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A New Heating System for Old Saint Paul’s

*** Please note***
In order for the new heating system installed in time for the winter, you now have until Friday 2nd August to comment on the proposals. Once the Vestry has taken account of your comments, it will apply for diocesan consent. Comments should be emailed to


Our current gas-fired heating system is increasingly ineffective, is breaking down, and is irreparable. It is also complex and costly to operate, and seriously eco-unfriendly. Complaints about the coldness of the church are frequent, and the coldness is keeping some of our members away.


The Vestry has therefore determined that we should replace the current system with one that would be:

    • More effective
    • Better for the environment
    • Less expensive and complex to run

Feasible Options

The Vestry commissioned a feasibility study of options for low-carbon heating systems for the church from consulting building-services engineers Max Fordham. Max Fordham’s report set out that there are two options to heat OSP that would meet our objectives.

Electric under floor heating powered by an air-source heat pump

This option would in theory meet some of the objectives for a new heating system, but has several fundamental drawbacks. It would be costly and disruptive to install and would require a new Nave floor, requiring the involvement of an architect and other professionals in a complex consent, design and construction process. The associated air-source heat pump could only be located in a small number of locations: in the Memorial Garden, the balcony outside the choir vestry, or mounted on the back wall of the church: none would be ideal and would need separate consents.

The operational principle of underfloor systems in large interiors is that they build up and release heat slowly. This does not suit the usage patterns of OSP and the constant-heat system would be costly to run unless the main body of the church were to be used much more frequently. Max Fordham did not recommend this option and the Vestry did not explore it further.

Electric radiant heaters

This option would meet all the objectives for a new system and would be affordable and straightforward in all aspects. Electric radiant heaters use infra-red radiation, like the sun. This heats the objects the radiation strikes – the people – rather than the air around them (which is what the present convection hot-air-system does).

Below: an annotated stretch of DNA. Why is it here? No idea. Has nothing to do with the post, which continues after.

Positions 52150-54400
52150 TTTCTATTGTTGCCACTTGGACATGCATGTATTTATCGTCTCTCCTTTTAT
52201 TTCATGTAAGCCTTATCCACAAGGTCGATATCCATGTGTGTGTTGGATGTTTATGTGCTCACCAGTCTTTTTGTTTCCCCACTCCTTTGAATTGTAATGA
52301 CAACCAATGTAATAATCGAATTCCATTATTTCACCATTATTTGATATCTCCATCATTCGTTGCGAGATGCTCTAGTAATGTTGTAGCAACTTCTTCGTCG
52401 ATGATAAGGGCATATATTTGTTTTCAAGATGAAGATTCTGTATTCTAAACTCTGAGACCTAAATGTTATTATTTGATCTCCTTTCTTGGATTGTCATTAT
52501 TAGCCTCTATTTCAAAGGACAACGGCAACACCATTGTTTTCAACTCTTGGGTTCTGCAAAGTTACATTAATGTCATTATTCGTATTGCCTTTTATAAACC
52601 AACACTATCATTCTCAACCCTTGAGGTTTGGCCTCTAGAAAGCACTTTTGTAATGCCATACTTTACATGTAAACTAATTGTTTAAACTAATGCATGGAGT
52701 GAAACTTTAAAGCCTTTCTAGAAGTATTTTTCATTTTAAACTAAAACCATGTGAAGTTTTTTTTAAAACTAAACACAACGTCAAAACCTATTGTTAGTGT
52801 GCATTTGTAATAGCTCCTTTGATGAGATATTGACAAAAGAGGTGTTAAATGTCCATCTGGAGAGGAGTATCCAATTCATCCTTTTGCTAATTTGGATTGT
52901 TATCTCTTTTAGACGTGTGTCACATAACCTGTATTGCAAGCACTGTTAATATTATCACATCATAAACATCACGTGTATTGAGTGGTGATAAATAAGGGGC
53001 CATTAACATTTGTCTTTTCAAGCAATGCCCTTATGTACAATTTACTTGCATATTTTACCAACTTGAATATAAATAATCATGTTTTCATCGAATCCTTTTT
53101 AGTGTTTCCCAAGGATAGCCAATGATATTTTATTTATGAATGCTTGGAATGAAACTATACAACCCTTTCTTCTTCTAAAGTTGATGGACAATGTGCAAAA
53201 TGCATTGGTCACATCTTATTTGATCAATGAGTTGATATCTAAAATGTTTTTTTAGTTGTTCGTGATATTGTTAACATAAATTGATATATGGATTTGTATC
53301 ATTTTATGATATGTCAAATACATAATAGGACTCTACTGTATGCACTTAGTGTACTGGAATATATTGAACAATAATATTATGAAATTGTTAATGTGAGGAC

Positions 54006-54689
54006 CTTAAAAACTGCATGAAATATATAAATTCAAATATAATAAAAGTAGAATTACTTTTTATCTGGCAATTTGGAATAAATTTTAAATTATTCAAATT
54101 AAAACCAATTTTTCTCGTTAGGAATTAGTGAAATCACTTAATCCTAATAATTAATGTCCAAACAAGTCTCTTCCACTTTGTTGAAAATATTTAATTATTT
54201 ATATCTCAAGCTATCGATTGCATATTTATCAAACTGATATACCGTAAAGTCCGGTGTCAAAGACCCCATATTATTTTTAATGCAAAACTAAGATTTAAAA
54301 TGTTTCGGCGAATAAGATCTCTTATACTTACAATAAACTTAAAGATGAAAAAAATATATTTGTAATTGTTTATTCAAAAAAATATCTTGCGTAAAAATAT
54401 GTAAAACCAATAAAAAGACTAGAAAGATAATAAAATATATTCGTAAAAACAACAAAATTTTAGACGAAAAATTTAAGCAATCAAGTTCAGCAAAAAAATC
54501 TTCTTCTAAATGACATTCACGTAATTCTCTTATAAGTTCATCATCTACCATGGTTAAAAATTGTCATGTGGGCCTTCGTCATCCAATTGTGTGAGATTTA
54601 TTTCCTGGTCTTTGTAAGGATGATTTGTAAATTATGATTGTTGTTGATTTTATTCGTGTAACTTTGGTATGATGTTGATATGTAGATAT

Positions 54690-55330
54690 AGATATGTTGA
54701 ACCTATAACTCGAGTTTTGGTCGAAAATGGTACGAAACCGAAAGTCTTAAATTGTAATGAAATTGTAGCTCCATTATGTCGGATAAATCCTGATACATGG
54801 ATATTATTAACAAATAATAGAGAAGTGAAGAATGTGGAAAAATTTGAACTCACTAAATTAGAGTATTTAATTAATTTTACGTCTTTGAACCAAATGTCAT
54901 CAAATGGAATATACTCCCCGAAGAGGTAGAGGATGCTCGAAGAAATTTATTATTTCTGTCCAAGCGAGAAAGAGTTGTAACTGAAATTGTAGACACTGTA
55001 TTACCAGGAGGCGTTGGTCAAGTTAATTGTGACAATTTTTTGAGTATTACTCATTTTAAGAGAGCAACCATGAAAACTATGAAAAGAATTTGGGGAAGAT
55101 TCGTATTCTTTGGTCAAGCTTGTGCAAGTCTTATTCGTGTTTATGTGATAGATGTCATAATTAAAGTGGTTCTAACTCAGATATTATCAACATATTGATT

Electric radiant heaters and their power cables would be discreetly mounted in the church interiors, making the system a light-touch and wholly reversible change to the building, which is a key consideration in building conservation terms. It also involves a lower capital outlay and lower running costs than underfloor heating (assuming the usage of the church does not significantly increase) and would be simpler and faster to install.

The system would have a fairly rapid heating up time (as it heats people rather than the air mass) and would also allow for zoning of the church, so that for example only one of the chapels or the front of the Nave could be heated. This would be both cost and energy efficient.

Max Fordham advised that this kind of heating system is becoming very common for churches and recommended it as the preferred option. The Vestry has accepted this recommendation and scoped out options for the actual design from three potential contractors.

The Proposed Design

There are several types of electric radiant heaters that would need to be combined to heat OSP:

    • Heaters fitted in chandeliers
    • Heaters located under fixed pews
    • Heaters mounted on walls


Heaters fitted in purpose-built chandeliers are the best option in the Nave. As shown in the visualisation, the chandelier heaters would hang in two rows down the Nave, aligned on the columns that divide into bays. Hanging 3.2 meters above the floor, above the level of the pulpit’s tester (canopy), they would not block the congregation’s view of the pulpit, the lectern or the sightlines of the live-stream cameras.